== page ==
In Rio, only 12 percent of sewerage system wastewater was treated when the city was awarded the Olympics; that number is estimated to be 65 percent today. While this is an impressive improvement, it is short of the pledged 80 percent.
The health effects of exposure to human sewage are myriad, including diarrhea, the cause of 760,000 deaths in children per year worldwide, and stunting, which impacts 162 million children under five throughout the world. Due to these health consequences, in 2007, sanitation provision was voted the greatest medical advance since 1840 by readers of the prestigious British Medical Journal.
Technical and social innovation
But reversing these health threats will require that countries take a different path than that the U.S. took during the 20th century.
The primary challenge of improving the current worldwide sanitation situation is that the three existing sanitation solutions – sewerage systems, septic tanks, and latrines – have limitations.
Sewerage systems are expensive to install, and are fixed systems that lack the ability to rapidly expand with population growth; septic tanks require land with appropriate soils; and latrines require space, fill quickly and do not treat waste.
Because installing centralized sewage treatment plants is expensive and plants do not expand quickly to match population growth, alternative methods such as regular waste collection businesses are needed. gtzecosan/flickr, CC BY
Thus, there is need for new sanitation technologies that isolate human waste from the environment and provide options for the fastest-growing segment of the worldwide population: those living in densely populated mega-cities and urban slums. There is active and ongoing research and programming in developing alternative approaches and technologies, some examples of which include:
Community mobilization strategies using education to encourage communities to completely eliminate open defecation by triggering the communities' desire for collective change. These programs can encourage local development of sanitation solutions, and certify communities as open-defecation free.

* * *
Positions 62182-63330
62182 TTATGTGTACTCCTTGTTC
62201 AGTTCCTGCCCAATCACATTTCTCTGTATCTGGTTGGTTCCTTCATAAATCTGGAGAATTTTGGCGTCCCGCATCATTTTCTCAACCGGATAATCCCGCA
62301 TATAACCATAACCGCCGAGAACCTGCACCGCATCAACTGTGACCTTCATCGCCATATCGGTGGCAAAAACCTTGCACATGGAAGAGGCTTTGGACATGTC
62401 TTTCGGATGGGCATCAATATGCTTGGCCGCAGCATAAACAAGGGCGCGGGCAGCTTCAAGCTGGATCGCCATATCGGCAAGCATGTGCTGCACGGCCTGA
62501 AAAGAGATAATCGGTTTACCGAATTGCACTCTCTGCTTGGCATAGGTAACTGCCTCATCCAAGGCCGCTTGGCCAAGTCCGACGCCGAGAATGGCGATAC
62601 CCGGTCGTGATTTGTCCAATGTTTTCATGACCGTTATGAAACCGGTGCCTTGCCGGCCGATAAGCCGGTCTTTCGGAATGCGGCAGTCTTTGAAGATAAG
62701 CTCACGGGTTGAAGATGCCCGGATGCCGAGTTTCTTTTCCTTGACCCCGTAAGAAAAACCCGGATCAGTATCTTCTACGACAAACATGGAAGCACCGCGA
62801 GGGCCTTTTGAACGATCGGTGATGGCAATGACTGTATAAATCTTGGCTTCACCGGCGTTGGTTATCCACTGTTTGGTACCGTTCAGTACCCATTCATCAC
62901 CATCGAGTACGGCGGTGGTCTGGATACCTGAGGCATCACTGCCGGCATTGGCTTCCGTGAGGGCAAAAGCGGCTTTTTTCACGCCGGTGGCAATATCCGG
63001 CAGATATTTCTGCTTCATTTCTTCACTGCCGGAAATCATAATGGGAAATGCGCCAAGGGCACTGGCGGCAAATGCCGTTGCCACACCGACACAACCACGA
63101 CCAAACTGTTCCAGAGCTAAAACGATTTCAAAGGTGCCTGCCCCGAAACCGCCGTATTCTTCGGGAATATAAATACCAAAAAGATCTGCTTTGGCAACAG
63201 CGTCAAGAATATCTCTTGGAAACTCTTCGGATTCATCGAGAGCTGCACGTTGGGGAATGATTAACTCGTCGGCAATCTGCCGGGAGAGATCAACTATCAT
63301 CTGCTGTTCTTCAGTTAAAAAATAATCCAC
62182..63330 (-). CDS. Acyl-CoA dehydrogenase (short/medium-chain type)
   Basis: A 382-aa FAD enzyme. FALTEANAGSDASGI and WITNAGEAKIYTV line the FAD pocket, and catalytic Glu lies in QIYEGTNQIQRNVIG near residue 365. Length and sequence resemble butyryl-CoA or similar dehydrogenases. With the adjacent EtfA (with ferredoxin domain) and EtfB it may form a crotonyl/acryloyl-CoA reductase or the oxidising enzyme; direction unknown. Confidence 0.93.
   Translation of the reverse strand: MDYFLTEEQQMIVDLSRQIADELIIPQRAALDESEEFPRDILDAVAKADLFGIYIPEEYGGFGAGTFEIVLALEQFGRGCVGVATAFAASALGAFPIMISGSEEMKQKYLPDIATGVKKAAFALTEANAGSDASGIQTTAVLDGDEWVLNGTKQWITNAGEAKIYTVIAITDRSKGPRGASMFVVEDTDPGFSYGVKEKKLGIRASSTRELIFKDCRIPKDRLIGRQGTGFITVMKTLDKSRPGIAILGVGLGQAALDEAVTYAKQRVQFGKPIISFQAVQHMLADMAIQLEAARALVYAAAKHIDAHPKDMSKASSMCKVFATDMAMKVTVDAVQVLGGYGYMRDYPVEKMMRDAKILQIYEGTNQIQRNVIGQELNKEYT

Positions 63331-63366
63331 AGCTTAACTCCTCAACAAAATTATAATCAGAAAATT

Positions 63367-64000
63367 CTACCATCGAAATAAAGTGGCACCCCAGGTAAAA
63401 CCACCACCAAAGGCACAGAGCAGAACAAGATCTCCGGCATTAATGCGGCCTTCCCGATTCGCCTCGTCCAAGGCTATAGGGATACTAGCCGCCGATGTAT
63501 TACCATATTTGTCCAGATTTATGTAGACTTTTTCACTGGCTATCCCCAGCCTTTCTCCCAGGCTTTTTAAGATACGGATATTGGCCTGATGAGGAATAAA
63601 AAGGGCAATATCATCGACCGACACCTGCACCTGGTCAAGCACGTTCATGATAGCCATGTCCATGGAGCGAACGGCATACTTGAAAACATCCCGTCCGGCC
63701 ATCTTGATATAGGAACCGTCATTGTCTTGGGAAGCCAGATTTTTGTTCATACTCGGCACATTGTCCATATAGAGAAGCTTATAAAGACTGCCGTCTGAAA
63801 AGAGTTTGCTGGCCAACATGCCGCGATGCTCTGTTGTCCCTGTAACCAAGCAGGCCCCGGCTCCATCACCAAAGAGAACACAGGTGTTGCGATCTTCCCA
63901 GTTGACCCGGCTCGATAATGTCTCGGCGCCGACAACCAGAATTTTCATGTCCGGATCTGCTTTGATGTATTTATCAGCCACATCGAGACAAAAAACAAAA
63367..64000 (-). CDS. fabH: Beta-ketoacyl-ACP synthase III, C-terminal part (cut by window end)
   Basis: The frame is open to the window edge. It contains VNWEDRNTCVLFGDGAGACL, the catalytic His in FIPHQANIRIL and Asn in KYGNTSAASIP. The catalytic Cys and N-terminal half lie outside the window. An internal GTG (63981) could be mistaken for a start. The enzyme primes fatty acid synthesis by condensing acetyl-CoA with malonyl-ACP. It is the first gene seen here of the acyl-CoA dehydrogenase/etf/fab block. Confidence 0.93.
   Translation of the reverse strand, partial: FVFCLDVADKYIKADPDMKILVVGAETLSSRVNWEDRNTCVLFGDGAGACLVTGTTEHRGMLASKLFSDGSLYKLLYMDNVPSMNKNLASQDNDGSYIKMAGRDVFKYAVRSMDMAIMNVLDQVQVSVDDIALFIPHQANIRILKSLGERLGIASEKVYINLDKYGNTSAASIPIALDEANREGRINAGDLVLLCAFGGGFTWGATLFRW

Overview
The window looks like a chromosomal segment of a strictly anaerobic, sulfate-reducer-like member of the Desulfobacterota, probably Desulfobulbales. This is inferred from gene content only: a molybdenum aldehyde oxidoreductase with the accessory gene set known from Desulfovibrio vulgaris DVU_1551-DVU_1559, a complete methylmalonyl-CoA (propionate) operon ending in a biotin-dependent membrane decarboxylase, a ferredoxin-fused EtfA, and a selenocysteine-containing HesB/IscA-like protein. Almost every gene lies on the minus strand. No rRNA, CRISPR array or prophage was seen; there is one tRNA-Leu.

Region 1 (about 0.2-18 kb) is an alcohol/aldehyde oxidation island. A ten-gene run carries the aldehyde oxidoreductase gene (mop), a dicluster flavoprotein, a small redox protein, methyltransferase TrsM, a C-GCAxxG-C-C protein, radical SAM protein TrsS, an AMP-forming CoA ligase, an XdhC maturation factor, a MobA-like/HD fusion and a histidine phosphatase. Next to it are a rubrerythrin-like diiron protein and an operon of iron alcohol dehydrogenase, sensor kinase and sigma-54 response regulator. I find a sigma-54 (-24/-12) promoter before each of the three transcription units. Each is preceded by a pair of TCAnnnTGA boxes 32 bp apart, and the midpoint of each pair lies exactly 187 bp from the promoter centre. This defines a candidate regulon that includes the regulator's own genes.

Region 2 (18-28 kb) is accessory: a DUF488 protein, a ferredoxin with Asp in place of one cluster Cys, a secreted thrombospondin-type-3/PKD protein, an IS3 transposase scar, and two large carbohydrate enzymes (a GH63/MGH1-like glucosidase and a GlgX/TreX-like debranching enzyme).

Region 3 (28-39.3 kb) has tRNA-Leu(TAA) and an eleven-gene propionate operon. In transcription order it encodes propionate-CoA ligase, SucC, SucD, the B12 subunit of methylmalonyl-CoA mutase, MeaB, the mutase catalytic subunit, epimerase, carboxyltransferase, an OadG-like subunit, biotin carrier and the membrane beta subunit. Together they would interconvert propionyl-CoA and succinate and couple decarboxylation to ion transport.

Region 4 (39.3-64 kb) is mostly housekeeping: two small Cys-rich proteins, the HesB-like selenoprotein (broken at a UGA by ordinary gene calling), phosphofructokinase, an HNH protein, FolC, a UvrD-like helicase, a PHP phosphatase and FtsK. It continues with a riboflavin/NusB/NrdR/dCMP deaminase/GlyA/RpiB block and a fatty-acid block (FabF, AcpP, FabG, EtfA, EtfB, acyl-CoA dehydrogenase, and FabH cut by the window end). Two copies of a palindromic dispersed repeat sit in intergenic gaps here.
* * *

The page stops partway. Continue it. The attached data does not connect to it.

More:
Systems-based approaches where sanitation facilities are built and franchised by local operators that charge a per-use fee or are installed in community institutions. Waste is collected and converted at a centralized facility to organic fertilizer, insect-based animal feed and renewable energy.
Social enterprise services where container-based toilets are installed in homes at no cost, and a monthly charge is assessed for waste collection. Waste is then transformed into briquettes and sold as a clean-burning alternative to charcoal.
While there are promising advances, many are currently small-scale, and more work is needed to reach the 2.5 billion without access to any improved sanitation facilities and additional 2.1 billion urban residents using improved sanitation facilities that do not safely dispose of human waste.
As the Rio Olympics proceed, and we hope for the health and safety of the elite athletes competing in contaminated waters, let us also consider – and work to improve sanitary conditions for – the billions of people worldwide who daily suffer the health consequences of living in an environment contaminated with human waste.
Assistant Professor of Civil and Environmental Engineering, Tufts University
Daniele Lantagne does not work for, consult, own shares in or receive funding from any company or organization that would benefit from this article, and has disclosed no relevant affiliations beyond the academic appointment above.
Tufts University provides funding as a founding partner of The Conversation US.